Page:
Craig After almost nine hours of deliberation, Rodney Culverwell's jury found him guilty of 16 of 80 poaching charges filed against him April 1 by the 14th Judicial District Attorney's Office.
Culverwell was convicted of four of 16 counts of willful destruction of big game, a Class 5 felony; four of 16 counts of illegal possession of wildlife, a misdemeanor; four of 16 counts of hunting without a license, a misdemeanor; four of 16 counts of hunting out of season; and none of 16 counts of waste of edible game meat.
His wife, Margaret, sobbed when the judge read the first guilty verdicts.
All charges leading to convictions related to the same four elk. Culverwell was acquitted on all counts relating to other elk in the case.
Culverwell's sentencing is scheduled for 1 p.m. Nov. 4. A possible sentence in the case can include jail time, fines, parole and hunting license suspensions.
More than 20 audience members watched court proceedings, when attorneys for both sides laid out the case as they saw it.
The prosecutor and the defense attorney had different plans for how Rodney Culverwell's jury should view the evidence.
"This is not a case between Mr. Culverwell and the Division of Wildlife," said Jeremy Snow, deputy district attorney for the 14th Judicial District, during closing arguments Friday. "This case is about whether he broke the laws of Colorado."
The jury should convict the defendant because he broke the law, he added, "and no man is above the law."
Pamela Mackey, Culverwell's defense attorney, agreed with Snow's last point, but she said it is a mischaracterization to say the DOW has no place in jury deliberations for several reasons.
First, a "sloppy" investigation by the DOW did not find evidence that proves Culverwell killed all 16 elk charged by the District Attorney's Office, Mackey said.
Second, testimony from ranchers proves many residents do not think the DOW will help them. This same belief, shared through experience, Mackey said, drove Culverwell to protect his property, himself and his family and put animals out of their misery through illegal means.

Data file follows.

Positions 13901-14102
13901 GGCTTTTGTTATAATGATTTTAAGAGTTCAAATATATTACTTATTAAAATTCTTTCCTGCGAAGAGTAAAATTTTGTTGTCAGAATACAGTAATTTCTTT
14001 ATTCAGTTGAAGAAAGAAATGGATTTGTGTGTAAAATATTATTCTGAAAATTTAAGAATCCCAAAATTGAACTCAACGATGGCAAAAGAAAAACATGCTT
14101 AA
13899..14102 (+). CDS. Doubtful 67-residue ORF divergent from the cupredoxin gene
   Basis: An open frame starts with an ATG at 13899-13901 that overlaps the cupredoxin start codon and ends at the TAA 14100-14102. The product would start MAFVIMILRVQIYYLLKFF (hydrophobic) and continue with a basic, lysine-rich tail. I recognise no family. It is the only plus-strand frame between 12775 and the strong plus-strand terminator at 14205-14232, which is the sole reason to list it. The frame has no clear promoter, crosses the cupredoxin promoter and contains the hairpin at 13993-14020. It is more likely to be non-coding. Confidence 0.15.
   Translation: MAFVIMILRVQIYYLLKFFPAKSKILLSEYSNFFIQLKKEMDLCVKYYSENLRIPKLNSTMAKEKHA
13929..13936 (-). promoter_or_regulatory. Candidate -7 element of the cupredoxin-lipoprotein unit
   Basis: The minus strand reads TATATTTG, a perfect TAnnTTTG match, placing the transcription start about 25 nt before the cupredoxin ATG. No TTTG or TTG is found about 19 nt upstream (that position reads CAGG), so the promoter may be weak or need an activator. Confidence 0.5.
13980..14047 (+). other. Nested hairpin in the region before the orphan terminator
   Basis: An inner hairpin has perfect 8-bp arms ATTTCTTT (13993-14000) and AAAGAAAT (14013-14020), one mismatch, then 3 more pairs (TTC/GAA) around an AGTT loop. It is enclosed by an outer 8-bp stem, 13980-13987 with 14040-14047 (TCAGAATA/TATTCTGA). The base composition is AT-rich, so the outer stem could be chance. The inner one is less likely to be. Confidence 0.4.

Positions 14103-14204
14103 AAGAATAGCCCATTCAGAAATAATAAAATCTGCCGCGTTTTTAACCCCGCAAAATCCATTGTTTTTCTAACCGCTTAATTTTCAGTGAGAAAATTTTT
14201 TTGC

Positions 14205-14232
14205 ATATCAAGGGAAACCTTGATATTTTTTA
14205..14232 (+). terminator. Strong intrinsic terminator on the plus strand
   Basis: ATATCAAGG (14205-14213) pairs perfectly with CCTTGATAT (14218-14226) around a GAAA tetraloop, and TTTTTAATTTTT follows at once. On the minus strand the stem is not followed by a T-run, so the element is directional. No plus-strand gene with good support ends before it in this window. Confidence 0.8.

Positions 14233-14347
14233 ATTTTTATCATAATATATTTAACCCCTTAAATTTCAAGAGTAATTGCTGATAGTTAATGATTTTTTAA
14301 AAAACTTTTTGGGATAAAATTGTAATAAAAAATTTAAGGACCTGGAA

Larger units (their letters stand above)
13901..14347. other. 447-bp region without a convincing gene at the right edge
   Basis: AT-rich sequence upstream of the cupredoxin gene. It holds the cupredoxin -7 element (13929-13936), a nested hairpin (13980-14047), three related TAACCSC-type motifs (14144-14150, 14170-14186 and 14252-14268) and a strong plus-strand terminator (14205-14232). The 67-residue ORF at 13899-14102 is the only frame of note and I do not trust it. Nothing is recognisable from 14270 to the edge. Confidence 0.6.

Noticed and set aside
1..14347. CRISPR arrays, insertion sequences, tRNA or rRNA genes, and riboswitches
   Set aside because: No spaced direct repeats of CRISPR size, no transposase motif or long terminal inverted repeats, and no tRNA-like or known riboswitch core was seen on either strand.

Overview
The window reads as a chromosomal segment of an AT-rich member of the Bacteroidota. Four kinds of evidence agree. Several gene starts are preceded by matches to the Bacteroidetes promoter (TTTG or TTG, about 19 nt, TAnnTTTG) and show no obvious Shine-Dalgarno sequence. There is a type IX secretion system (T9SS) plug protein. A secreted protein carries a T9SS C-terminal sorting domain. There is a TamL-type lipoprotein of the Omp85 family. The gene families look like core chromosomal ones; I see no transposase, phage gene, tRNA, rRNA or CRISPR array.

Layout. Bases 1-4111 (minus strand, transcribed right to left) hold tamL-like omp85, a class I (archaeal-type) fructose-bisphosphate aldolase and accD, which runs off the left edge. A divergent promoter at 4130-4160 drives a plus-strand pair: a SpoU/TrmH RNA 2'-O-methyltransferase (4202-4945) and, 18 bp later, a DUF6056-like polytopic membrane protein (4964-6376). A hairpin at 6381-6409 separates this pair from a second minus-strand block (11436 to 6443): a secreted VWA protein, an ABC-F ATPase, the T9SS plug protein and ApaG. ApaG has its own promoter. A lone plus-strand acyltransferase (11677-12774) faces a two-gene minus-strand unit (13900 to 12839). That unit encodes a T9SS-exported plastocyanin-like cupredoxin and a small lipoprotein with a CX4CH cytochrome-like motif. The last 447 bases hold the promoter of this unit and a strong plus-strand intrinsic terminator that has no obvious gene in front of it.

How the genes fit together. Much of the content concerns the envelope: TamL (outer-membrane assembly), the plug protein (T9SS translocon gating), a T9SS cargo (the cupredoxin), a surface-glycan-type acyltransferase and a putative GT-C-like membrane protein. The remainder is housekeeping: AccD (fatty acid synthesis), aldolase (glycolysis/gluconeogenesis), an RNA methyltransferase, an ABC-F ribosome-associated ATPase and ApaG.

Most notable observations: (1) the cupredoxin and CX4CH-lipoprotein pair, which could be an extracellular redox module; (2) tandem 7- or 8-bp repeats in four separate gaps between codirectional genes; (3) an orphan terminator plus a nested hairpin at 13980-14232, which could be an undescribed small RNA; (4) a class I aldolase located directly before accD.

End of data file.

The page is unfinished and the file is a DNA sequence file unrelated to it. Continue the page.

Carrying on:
Prosecution spoke first
Throughout his closing argument, Snow said Culverwell did not make use of available legal means to solve his problems and that the defendant misrepresented his actions while testifying.
Culverwell admitted to killing six elk this winter. Of those, Culverwell testified he shot three because they were caught in his fence.
He said he couldn't pull his fences back up with their weight tangled in them and that he couldn't cut them loose alive because the elk would be dangerous.
There were other solutions besides shooting them right away, Snow said.
Receipts of fencing material purchases made by Culverwell and his wife, Margaret, on the same days Culverwell testified he shot the elk show he was gone from his ranch for at least two hours that day with the elk still tangled.
"That's a lot of time," Snow said. "There is no question (Culverwell) needed to repair that fence by that evening, certainly. But that day, before he left to buy his own (fencing materials), he could have simply walked over, called the DOW. He didn't give them that opportunity."
Nor did Culverwell attempt to stand on the other side of his fences, away from the elk stuck there, and cut them loose before killing them, Snow said.